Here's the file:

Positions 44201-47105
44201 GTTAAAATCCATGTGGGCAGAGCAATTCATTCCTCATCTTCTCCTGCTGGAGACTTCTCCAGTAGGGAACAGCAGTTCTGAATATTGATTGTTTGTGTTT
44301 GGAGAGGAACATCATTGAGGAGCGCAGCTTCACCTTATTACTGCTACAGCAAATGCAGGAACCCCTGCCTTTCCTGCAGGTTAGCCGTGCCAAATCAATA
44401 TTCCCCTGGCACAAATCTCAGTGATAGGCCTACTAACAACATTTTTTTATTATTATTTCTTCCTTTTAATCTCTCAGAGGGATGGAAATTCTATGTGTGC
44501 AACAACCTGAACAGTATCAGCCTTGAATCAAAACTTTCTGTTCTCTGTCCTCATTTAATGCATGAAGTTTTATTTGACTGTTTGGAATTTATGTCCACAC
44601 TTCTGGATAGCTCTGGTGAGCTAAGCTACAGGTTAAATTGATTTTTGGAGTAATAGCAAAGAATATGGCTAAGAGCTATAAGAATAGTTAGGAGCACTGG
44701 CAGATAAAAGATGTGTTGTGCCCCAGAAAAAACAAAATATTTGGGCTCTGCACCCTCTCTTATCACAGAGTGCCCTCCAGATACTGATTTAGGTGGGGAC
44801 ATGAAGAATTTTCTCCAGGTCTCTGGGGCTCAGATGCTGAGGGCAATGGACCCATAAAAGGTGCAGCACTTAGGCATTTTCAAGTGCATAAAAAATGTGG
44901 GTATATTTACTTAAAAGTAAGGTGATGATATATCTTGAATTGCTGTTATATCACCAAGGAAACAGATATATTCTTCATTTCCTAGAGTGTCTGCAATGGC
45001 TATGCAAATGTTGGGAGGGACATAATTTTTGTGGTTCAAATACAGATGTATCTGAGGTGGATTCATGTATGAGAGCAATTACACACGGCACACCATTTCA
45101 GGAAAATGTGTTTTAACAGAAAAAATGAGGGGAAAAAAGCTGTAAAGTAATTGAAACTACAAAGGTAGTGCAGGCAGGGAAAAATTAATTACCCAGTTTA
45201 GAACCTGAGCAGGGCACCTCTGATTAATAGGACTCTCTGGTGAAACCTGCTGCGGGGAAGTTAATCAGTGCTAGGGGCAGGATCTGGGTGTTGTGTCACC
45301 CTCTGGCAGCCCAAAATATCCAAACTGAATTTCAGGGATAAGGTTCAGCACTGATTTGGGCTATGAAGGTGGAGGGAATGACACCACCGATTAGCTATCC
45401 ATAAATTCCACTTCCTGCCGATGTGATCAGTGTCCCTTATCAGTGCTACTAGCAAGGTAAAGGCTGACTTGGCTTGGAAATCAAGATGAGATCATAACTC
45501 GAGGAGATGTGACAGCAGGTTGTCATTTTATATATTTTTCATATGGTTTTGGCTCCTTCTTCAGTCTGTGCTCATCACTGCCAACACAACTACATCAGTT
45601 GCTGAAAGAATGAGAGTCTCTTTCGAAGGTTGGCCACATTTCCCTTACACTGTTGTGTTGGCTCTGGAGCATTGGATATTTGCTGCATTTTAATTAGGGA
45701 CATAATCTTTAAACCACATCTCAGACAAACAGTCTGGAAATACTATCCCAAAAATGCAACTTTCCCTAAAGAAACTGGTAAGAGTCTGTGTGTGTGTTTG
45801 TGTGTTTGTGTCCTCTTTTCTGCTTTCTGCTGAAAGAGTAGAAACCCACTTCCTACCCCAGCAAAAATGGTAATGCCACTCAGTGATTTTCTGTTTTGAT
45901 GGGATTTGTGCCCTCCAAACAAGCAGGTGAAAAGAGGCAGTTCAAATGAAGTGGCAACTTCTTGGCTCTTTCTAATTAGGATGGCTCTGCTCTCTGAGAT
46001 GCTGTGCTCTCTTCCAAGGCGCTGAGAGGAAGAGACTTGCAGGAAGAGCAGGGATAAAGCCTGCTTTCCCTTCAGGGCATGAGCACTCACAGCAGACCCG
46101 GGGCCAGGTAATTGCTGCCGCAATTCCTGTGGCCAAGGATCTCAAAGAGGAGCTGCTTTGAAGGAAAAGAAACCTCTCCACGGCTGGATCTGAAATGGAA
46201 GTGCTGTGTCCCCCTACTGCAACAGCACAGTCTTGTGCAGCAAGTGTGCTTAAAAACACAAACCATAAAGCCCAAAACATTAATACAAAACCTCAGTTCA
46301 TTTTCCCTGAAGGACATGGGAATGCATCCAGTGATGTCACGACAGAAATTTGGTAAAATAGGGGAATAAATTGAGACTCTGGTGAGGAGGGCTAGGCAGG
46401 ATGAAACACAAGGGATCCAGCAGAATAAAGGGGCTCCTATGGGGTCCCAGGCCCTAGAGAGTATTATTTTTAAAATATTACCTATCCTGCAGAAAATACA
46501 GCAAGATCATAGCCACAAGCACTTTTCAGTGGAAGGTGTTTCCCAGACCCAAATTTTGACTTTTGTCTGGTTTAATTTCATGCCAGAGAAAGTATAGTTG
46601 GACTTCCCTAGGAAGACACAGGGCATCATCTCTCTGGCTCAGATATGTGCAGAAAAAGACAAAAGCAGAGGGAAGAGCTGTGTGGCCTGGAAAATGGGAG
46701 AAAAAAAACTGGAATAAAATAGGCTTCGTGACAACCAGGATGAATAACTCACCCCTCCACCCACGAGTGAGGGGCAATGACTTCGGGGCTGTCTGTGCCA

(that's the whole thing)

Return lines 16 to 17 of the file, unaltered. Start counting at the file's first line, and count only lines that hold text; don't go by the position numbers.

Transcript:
45601 GCTGAAAGAATGAGAGTCTCTTTCGAAGGTTGGCCACATTTCCCTTACACTGTTGTGTTGGCTCTGGAGCATTGGATATTTGCTGCATTTTAATTAGGGA
45701 CATAATCTTTAAACCACATCTCAGACAAACAGTCTGGAAATACTATCCCAAAAATGCAACTTTCCCTAAAGAAACTGGTAAGAGTCTGTGTGTGTGTTTG